When on that shivering winter's night, the Pequod thrust her vindictive bows into the cold malicious waves, who should I see standing at her helm but Bulkington! I looked with sympathetic awe and fearfulness upon the man, who in mid-winter just landed from a four years' dangerous voyage, could so unrestingly push off again for still another tempestuous term. The land seemed scorching to his feet. Wonderfullest things are ever the unmentionable; deep memories yield no epitaphs; this six-inch chapter is the stoneless grave of Bulkington. Let me only say that it fared with him as with the storm-tossed ship, that miserably drives along the leeward land. The port would fain give succor; the port is pitiful; in the port is safety, comfort, hearthstone, supper, warm blankets, friends, all that's kind to our mortalities. But in that gale, the port, the land, is that ship's direst jeopardy; she must fly all hospitality; one touch of land, though it but graze the keel, would make her shudder through and through. With all her might she crowds all sail off shore; in so doing, fights 'gainst the very winds that fain would blow her homeward; seeks all the lashed sea's landlessness again; for refuge's sake forlornly rushing into peril; her only friend her bitterest foe!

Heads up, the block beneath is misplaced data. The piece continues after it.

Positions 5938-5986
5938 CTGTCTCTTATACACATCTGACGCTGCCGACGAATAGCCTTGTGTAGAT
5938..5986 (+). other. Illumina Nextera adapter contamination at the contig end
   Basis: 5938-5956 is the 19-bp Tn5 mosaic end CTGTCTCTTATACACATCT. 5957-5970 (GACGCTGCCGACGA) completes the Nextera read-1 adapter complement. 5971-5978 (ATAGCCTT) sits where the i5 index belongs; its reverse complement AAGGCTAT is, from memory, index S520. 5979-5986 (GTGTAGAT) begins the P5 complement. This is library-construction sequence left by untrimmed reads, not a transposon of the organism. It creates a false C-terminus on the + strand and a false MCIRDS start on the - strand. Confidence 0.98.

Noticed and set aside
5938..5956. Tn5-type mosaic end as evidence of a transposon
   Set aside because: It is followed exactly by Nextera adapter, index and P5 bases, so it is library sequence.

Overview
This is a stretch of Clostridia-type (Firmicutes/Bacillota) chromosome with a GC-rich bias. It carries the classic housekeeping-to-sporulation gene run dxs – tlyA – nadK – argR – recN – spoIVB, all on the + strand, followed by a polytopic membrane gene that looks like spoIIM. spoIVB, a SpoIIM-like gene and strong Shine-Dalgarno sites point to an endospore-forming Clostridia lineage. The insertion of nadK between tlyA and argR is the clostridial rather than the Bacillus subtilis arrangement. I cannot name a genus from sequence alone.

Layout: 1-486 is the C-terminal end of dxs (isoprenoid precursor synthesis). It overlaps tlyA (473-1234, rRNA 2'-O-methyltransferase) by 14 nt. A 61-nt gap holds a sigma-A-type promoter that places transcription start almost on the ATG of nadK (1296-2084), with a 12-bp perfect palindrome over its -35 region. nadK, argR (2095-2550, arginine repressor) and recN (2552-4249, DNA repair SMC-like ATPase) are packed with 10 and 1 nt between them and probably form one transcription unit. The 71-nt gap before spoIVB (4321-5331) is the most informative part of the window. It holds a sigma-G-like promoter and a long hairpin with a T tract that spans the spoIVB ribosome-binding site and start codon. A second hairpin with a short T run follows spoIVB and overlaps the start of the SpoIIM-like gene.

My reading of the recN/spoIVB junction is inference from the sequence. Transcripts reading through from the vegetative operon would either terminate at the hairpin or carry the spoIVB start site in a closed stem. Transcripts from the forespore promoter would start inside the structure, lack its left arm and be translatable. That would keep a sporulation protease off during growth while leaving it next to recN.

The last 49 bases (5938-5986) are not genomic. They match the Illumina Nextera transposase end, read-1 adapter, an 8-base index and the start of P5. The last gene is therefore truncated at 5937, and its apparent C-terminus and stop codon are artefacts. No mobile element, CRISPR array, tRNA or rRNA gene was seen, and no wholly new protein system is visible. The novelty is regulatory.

Know ye, now, Bulkington? Glimpses do ye seem to see of that mortally intolerable truth; that all deep, earnest thinking is but the intrepid effort of the soul to keep the open independence of her sea; while the wildest winds of heaven and earth conspire to cast her on the treacherous, slavish shore?

But as in landlessness alone resides the highest truth, shoreless, indefinite as God--so, better is it to perish in that howling infinite, than be ingloriously dashed upon the lee, even if that were safety! For worm-like, then, oh! who would craven crawl to land! Terrors of the terrible! is all this agony so vain? Take heart, take heart, O Bulkington! Bear thee grimly, demigod! Up from the spray of thy ocean-perishing--straight up, leaps thy apotheosis!